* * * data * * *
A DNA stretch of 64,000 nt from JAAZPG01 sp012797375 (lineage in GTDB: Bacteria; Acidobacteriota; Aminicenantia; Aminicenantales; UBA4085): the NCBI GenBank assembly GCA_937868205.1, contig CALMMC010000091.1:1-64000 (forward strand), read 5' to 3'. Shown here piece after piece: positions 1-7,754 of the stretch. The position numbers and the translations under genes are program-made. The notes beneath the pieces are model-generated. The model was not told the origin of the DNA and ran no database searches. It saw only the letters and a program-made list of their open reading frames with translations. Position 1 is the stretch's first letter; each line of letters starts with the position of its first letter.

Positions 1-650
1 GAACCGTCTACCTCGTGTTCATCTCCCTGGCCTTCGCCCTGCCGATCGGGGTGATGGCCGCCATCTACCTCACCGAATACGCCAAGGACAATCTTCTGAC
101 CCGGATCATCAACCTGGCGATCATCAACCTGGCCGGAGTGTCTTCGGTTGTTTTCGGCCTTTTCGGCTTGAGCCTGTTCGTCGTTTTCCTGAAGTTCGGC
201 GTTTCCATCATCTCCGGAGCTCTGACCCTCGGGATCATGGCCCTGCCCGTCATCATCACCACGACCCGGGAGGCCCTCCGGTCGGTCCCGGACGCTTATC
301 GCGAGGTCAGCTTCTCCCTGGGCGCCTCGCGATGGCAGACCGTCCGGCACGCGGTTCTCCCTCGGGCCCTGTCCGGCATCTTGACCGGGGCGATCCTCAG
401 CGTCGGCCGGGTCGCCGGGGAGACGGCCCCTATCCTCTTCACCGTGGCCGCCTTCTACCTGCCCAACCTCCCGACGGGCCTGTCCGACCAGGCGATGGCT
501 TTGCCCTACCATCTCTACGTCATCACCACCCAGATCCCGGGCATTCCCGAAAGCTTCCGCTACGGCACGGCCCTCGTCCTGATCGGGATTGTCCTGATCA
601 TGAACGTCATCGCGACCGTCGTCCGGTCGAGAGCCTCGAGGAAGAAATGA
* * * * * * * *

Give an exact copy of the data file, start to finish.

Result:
A DNA stretch of 64,000 nt from JAAZPG01 sp012797375 (lineage in GTDB: Bacteria; Acidobacteriota; Aminicenantia; Aminicenantales; UBA4085): the NCBI GenBank assembly GCA_937868205.1, contig CALMMC010000091.1:1-64000 (forward strand), read 5' to 3'. Shown here piece after piece: positions 1-7,754 of the stretch. The position numbers and the translations under genes are program-made. The notes beneath the pieces are model-generated. The model was not told the origin of the DNA and ran no database searches. It saw only the letters and a program-made list of their open reading frames with translations. Position 1 is the stretch's first letter; each line of letters starts with the position of its first letter.

Positions 1-650
1 GAACCGTCTACCTCGTGTTCATCTCCCTGGCCTTCGCCCTGCCGATCGGGGTGATGGCCGCCATCTACCTCACCGAATACGCCAAGGACAATCTTCTGAC
101 CCGGATCATCAACCTGGCGATCATCAACCTGGCCGGAGTGTCTTCGGTTGTTTTCGGCCTTTTCGGCTTGAGCCTGTTCGTCGTTTTCCTGAAGTTCGGC
201 GTTTCCATCATCTCCGGAGCTCTGACCCTCGGGATCATGGCCCTGCCCGTCATCATCACCACGACCCGGGAGGCCCTCCGGTCGGTCCCGGACGCTTATC
301 GCGAGGTCAGCTTCTCCCTGGGCGCCTCGCGATGGCAGACCGTCCGGCACGCGGTTCTCCCTCGGGCCCTGTCCGGCATCTTGACCGGGGCGATCCTCAG
401 CGTCGGCCGGGTCGCCGGGGAGACGGCCCCTATCCTCTTCACCGTGGCCGCCTTCTACCTGCCCAACCTCCCGACGGGCCTGTCCGACCAGGCGATGGCT
501 TTGCCCTACCATCTCTACGTCATCACCACCCAGATCCCGGGCATTCCCGAAAGCTTCCGCTACGGCACGGCCCTCGTCCTGATCGGGATTGTCCTGATCA
601 TGAACGTCATCGCGACCGTCGTCCGGTCGAGAGCCTCGAGGAAGAAATGA